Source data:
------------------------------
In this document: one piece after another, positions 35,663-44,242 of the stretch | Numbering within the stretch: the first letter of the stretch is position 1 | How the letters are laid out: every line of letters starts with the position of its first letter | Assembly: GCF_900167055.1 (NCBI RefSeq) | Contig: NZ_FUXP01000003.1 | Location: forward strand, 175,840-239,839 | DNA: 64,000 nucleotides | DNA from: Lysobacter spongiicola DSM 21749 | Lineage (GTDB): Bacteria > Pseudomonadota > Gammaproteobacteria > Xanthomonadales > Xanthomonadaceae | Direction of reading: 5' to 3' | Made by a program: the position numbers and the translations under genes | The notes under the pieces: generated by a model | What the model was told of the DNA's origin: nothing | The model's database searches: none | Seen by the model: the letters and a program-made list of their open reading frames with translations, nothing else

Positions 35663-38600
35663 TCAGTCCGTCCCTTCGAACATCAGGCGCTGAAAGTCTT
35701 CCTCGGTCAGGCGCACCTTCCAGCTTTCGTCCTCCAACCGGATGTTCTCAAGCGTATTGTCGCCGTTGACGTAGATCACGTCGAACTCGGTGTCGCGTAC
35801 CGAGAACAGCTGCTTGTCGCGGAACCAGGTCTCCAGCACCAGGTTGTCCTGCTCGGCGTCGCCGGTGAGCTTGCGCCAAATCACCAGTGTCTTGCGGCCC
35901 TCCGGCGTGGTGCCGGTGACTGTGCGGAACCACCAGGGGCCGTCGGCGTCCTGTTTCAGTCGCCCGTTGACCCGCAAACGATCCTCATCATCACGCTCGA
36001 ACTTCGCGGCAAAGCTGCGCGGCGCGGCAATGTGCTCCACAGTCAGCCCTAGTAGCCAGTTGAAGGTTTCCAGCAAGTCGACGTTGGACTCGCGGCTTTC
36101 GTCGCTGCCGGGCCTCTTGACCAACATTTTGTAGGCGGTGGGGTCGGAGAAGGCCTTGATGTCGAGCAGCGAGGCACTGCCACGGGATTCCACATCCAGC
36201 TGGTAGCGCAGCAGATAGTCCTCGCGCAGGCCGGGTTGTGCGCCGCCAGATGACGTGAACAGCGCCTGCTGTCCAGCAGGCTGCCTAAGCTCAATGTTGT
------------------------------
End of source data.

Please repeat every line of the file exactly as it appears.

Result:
In this document: one piece after another, positions 35,663-44,242 of the stretch | Numbering within the stretch: the first letter of the stretch is position 1 | How the letters are laid out: every line of letters starts with the position of its first letter | Assembly: GCF_900167055.1 (NCBI RefSeq) | Contig: NZ_FUXP01000003.1 | Location: forward strand, 175,840-239,839 | DNA: 64,000 nucleotides | DNA from: Lysobacter spongiicola DSM 21749 | Lineage (GTDB): Bacteria > Pseudomonadota > Gammaproteobacteria > Xanthomonadales > Xanthomonadaceae | Direction of reading: 5' to 3' | Made by a program: the position numbers and the translations under genes | The notes under the pieces: generated by a model | What the model was told of the DNA's origin: nothing | The model's database searches: none | Seen by the model: the letters and a program-made list of their open reading frames with translations, nothing else

Positions 35663-38600
35663 TCAGTCCGTCCCTTCGAACATCAGGCGCTGAAAGTCTT
35701 CCTCGGTCAGGCGCACCTTCCAGCTTTCGTCCTCCAACCGGATGTTCTCAAGCGTATTGTCGCCGTTGACGTAGATCACGTCGAACTCGGTGTCGCGTAC
35801 CGAGAACAGCTGCTTGTCGCGGAACCAGGTCTCCAGCACCAGGTTGTCCTGCTCGGCGTCGCCGGTGAGCTTGCGCCAAATCACCAGTGTCTTGCGGCCC
35901 TCCGGCGTGGTGCCGGTGACTGTGCGGAACCACCAGGGGCCGTCGGCGTCCTGTTTCAGTCGCCCGTTGACCCGCAAACGATCCTCATCATCACGCTCGA
36001 ACTTCGCGGCAAAGCTGCGCGGCGCGGCAATGTGCTCCACAGTCAGCCCTAGTAGCCAGTTGAAGGTTTCCAGCAAGTCGACGTTGGACTCGCGGCTTTC
36101 GTCGCTGCCGGGCCTCTTGACCAACATTTTGTAGGCGGTGGGGTCGGAGAAGGCCTTGATGTCGAGCAGCGAGGCACTGCCACGGGATTCCACATCCAGC
36201 TGGTAGCGCAGCAGATAGTCCTCGCGCAGGCCGGGTTGTGCGCCGCCAGATGACGTGAACAGCGCCTGCTGTCCAGCAGGCTGCCTAAGCTCAATGTTGT